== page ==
Rice is one of the major crops cultivated in the world. Almost 50% of the world’s population depend on rice for their body calories [1]. Compared to traditional method, genetic engineering can be used to rise and stabilize yield, herbicide tolerance, disease and insect resistance, nutritional improvements and withstanding to abiotic stresses. The genetically modified (GM) rice was developed for the first time by plant transformation methods in 1988 [2, 3]. The aims of GM rice production were improvement of quality and reduction in pesticides or herbicides used in the fields, that could not be achieved through other breeding methods [4, 5]. The global area cultivated with GM crops was 185.1 million hectares in 2016. In spite of most engineering plants (including soybean, maize, cotton, and canola) there are only few number authorized transgenic rice worldwide, that more developed in Asia, although these GM varieties are not approved for commercialization. Despite regulations, unauthorized GM rice has been detected in many countries [6]. China is the largest rice producer country in the world, and 20% of planted area is devoted to rice cultivation [7]. In Iran, a transgenic rice that has been genetically modified by introducing Cry1Ab gene from the bacterium Bacillus thuringiensis, commercially cultivated 13 years ago but is currently not authorized to cultivation. This gene increase the plant’s resistant to insects and lead to growing production [8].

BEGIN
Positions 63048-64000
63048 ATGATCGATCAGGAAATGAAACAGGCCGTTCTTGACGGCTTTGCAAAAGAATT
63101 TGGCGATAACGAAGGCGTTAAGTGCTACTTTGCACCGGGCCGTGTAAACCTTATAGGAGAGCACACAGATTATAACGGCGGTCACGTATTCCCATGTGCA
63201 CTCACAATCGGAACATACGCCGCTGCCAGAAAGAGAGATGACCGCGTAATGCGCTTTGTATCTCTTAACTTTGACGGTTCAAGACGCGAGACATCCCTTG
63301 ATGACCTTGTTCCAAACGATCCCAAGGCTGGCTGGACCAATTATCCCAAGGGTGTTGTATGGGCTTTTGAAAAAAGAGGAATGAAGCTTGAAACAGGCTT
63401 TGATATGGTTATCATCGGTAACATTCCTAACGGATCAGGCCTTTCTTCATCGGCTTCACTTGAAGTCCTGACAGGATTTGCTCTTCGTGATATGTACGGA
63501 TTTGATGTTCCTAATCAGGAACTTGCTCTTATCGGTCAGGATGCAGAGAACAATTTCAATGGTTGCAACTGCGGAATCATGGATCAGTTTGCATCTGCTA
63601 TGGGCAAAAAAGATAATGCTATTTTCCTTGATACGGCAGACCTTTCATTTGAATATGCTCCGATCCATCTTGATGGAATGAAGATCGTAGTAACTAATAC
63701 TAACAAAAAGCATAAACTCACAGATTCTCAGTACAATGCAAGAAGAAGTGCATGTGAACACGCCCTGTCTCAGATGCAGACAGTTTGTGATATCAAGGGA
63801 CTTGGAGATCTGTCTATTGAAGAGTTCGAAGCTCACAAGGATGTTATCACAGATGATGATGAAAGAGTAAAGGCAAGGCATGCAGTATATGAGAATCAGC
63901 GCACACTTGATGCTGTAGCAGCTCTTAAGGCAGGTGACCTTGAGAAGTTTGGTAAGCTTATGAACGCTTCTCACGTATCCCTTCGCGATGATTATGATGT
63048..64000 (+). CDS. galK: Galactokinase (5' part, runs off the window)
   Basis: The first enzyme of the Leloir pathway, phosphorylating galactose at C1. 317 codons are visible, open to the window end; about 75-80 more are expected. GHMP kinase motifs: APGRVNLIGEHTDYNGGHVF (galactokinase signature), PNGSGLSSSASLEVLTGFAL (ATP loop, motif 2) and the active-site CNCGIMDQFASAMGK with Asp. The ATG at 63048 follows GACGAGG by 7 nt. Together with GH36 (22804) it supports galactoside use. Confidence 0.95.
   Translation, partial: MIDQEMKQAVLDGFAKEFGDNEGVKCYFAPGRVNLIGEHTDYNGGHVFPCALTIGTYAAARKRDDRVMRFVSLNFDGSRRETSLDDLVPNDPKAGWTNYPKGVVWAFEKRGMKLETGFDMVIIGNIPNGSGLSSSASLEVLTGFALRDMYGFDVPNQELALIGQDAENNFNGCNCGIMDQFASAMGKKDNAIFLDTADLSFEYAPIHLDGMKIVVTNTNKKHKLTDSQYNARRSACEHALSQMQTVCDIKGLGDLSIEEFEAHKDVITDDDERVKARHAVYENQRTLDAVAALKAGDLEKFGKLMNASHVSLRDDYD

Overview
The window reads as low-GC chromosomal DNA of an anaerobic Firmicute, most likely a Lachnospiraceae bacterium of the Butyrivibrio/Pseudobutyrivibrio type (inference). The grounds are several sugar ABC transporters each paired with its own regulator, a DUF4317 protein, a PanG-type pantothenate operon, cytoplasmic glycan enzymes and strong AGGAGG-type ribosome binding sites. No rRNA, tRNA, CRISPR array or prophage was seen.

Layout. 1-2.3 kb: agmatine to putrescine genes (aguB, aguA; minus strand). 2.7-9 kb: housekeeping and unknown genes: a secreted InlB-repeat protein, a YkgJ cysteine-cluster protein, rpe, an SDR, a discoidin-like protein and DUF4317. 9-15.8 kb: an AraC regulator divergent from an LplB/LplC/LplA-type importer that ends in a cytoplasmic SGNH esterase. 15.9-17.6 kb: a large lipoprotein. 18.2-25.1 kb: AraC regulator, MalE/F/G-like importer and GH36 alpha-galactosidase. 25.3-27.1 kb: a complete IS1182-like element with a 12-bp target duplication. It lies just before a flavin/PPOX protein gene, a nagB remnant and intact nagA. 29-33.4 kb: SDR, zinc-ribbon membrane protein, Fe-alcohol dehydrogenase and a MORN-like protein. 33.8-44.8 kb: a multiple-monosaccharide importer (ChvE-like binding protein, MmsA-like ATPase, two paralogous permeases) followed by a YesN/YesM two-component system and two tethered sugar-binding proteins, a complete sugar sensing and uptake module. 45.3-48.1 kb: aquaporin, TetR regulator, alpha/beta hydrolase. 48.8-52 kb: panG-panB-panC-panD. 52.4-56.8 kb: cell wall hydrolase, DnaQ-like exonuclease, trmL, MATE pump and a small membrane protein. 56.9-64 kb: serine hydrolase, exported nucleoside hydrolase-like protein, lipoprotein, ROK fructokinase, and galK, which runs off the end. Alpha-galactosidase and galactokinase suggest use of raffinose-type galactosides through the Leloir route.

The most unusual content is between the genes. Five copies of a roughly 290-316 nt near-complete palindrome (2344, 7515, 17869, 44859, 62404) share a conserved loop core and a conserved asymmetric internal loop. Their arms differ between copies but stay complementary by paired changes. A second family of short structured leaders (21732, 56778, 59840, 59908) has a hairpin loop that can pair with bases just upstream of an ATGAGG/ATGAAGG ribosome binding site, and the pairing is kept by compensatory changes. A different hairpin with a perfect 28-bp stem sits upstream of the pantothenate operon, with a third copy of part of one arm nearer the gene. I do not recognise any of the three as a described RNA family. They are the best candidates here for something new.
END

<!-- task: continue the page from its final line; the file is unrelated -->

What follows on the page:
Along the benefits of GM Crops, biodiversity, increas of insect resistance, herbicide tolerance and human health risk are the most potential concerns of these food materials [9]. In addition, in general the health risk assessment of inserted gene into food materials for humans has not been systematically shown in the literature. Thus, their detection and labelling is required for increasing the consumer awareness [10]. Therefore, due to growing the number of unauthorized GM rice varieties in the market and ethical issues about providing informed choice to the consumer, development of screening methods and monitoring programs seems to be essential in this scope. DNA-based PCR is the accurate and most widely used method for GMO testing [11, 12, 13]. Moreover, in compared to other methods such as the enzyme-linked immunosorbent assay (ELISA), PCR has higher specificity to acquire reliable results [14].